It's not as scholarly as I'd like. What is fascinating about it is that the authorsÂ claim to be part of an unbroken oral tradition and on this account it comes across as pretty convincing.
The authors claim that all the Abbots of Shaolin Temple fled China by 1910 and many of them rendezvoused in New York (yes, a knife a fork a bottle and cork.) They abandoned their robes, grew their hair out, and started teaching 'indoor' students. Wow.
The main part of their teaching was a unique lineage of Ch'an (Zen) Buddhism. But they also taught martial arts (yeah.)
They dis' a little on all the Shaolin circus clowns coming out of the Chinese "Temple" these days, which makes for good reading. I'm hugely pro-circus, so I think it's funny, but they seriously wish that "their" name was not used irresponsibly.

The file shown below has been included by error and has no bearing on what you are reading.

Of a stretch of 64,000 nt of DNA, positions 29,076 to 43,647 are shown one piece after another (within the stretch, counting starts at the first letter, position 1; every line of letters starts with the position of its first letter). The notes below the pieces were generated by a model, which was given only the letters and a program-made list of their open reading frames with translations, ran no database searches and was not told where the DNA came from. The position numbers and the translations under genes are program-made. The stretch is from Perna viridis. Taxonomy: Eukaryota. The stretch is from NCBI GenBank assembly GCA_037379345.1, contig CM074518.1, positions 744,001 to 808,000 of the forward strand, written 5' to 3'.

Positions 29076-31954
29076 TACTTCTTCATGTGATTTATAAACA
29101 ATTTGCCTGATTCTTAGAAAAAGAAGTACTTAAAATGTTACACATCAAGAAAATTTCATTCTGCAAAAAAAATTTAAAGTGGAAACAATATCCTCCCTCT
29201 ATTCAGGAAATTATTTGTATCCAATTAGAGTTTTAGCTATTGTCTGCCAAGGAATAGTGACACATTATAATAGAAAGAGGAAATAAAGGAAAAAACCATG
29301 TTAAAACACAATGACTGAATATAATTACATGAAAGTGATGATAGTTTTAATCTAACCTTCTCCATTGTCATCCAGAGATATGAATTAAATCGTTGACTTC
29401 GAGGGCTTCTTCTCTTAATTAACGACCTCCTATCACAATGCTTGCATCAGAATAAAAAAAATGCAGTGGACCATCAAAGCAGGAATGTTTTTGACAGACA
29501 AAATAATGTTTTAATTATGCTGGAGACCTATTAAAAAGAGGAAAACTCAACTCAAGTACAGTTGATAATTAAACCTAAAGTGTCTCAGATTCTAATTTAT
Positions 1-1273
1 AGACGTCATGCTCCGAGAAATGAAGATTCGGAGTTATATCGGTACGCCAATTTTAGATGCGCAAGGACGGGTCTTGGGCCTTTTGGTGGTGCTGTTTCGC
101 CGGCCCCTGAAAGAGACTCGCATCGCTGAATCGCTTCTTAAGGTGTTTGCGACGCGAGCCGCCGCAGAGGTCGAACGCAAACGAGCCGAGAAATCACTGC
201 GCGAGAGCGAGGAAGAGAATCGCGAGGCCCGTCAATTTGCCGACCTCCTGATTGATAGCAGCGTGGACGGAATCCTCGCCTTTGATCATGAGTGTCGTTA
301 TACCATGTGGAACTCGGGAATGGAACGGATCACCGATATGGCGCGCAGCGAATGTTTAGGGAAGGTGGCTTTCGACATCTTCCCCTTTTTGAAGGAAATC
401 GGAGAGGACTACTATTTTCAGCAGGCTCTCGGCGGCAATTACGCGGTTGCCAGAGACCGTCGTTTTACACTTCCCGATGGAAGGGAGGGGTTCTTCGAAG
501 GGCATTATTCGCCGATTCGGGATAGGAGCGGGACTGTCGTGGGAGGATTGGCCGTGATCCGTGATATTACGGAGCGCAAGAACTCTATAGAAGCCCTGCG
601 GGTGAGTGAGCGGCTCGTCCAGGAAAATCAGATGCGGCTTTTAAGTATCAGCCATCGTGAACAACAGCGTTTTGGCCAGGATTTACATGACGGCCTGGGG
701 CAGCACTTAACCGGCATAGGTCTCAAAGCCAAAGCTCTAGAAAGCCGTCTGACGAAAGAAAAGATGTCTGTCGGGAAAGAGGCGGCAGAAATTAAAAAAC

Anyway, the book goes into depth on the martial and religious code of Shaolin Ch'an. It dives into a full accounting of what was actually taught and when (remember "Oral" history here, not documented, but still fascinating.)
The short section on Philosophy was a bit of a yawn, and the authors sometimes sound preachy. However, I think their basic premise, that Shaolin is a religious tradition with martial arts as an historical side-car is correct.
If you do any kind of Shaolin Quan, you should own this book.